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Lecture 6: Foundations of Data-Flow Analysis
September 20, 2007
- Available expressions
- Basic questions about the iterative algorithm
- Lattices and semilattices
- Transfer functions
- The iterative algorithm for general frameworks
- Meaning of a data-flow solution
- Introduction to data-flow analysis
- Data-flow schemas
- Reaching definitions
- Live-variable analysis
2. Available Expressions
- Available expressions is a forward data-flow analysis problem similar to reaching definitions.
- We say an expression x + y is available at a point p in a flow graph if every path
from ENTRY to p evaluates x + y and between the last such evaluation and p there are no
assignments tox or y.
- A block kills x + y if it assigns x or y and does not subsequently recompute x + y.
- A block generates x + y if it evaluates x + y and does not subsequently define x or y.
- We can compute the set of generated expressions for each point in a block working
from the beginning of the block to the end.
- Transfer equations and control-flow equations for available expressions: pp. 610-614.
- Iterative algorithm for available expressions: Alg. 9.17, p. 614.
3. Basic Questions about the Iterative Algorithm
- Basic questions
- When is the iterative algorithm correct?
- How precise is the solution?
- Under what conditions does the iterative algorithm converge?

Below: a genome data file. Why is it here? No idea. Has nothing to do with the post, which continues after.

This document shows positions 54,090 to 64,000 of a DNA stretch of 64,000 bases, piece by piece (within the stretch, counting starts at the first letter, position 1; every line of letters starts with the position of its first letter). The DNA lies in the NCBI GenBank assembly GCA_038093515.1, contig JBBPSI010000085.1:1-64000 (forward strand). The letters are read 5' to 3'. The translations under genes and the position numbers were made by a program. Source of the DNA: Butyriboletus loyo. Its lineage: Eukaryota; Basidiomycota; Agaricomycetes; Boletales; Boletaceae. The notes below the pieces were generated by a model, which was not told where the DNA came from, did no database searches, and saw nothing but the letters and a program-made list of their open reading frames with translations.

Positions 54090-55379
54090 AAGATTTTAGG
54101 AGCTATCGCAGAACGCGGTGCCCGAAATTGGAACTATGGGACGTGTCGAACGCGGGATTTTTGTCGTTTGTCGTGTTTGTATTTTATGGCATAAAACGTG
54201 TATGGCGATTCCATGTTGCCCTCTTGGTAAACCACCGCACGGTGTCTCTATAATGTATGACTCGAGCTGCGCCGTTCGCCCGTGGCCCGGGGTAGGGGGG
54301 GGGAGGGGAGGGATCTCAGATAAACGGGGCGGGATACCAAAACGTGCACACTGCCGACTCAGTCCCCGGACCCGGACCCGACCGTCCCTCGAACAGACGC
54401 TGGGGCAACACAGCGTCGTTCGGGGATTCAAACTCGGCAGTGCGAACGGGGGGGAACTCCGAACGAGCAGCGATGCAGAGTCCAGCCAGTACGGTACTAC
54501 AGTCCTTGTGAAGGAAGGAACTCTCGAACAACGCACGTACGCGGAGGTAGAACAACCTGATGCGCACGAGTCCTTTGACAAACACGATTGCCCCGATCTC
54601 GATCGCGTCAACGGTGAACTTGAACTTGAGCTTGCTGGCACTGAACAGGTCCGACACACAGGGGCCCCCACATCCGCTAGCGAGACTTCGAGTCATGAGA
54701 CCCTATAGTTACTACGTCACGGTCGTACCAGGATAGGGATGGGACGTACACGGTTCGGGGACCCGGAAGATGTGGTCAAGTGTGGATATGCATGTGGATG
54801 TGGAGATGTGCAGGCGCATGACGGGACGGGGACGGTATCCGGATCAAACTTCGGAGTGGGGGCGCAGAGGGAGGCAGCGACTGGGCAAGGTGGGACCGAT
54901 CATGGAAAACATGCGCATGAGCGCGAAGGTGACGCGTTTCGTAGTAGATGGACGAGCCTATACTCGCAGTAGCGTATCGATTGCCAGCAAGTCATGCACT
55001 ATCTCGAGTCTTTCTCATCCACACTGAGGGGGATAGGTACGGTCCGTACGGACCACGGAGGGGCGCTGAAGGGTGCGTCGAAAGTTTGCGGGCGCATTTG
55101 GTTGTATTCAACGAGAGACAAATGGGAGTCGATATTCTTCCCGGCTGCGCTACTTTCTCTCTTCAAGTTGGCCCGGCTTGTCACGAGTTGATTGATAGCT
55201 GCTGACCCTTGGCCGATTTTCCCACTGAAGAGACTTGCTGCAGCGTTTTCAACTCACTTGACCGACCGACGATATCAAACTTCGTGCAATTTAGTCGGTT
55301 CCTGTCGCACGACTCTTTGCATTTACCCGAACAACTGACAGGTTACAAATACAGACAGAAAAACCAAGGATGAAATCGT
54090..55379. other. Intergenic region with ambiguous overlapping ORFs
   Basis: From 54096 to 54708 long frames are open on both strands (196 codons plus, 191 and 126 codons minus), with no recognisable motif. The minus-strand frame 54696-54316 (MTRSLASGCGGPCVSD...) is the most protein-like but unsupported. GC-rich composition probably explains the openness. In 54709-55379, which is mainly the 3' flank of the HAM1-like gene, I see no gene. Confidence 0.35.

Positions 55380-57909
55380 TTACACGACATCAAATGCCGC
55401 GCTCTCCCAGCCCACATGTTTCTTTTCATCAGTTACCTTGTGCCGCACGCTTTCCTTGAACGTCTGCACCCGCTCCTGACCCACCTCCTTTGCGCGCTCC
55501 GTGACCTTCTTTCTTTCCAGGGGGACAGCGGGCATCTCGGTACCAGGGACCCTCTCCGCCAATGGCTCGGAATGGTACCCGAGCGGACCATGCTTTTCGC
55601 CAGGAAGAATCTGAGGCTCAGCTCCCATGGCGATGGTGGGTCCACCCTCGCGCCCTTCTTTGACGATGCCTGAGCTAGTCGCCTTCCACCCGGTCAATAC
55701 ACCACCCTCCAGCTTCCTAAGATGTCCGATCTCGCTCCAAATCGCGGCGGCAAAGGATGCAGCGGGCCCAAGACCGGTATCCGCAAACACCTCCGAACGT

- What is the meaning of the solution to the data-flow equations?
4. Lattices and Semilattices
- The following definitions are fundamental (Sect. 9.3.1, pp. 618-623).
- Lattice vs. semilattice.
- Partial order defined by the meet operator of a semilattice.
- Greatest lower bound, least upper bound.
- Maximum fixed point.
- Lattice diagram (c.f., DAG, Hasse diagram).
- Product lattices.
- Height of a lattice.
5. Data-Flow Analysis Frameworks
- Definition of a data-flow analysis framework.
- Transfer functions.
- Monotone frameworks.
- Distributive frameworks.
6. The Iterative Algorithm for General Frameworks
- The iterative algorithm takes as input:
- A data-flow graph with an ENTRY and EXIT node.
- A direction, forward or backward.
- A set of values V for IN and OUT.
- A meet operator ∧ on V such that (V, ∧) forms a semilattice.
- A set of transfer functions for the blocks of the data-flow graph.
- A constant value for the boundary condition.
- The iterative algorithm produces as output the sets IN[B] and OUT[B]
for each block B in the data-flow graph.
- The algorithm is given in Fig. 9.23, p. 627.
- Important properties of the algorithm:
- If the algorithm converges, the result is a solution to the data-flow equations.
- If the framework is monotone, the solution is the MFP of the data-flow equations.
- If the semilattice of the framework is monotone and of finite height, the
algorithm is guaranteed to converge.
7. Meaning of a Data-Flow Solution
- For a forward data-flow framework, the IDEAL[B] solution for a block B is the meet over all
feasible paths P of fP(vENTRY).
- Any answer greater than IDEAL is incorrect.
- Any answer smaller than or equal to IDEAL is safe.
- MOP[B], the meet over all paths solution, assumes that every path in the data-flow graph
can be taken, but some of these paths may not be feasible.
Thus, MOP[B] ≤ IDEAL[B] for all blocks B.
- The MFP solution is always smaller than or equal to the MOP solution.
Therefore, MFP ≤ MOP ≤ IDEAL.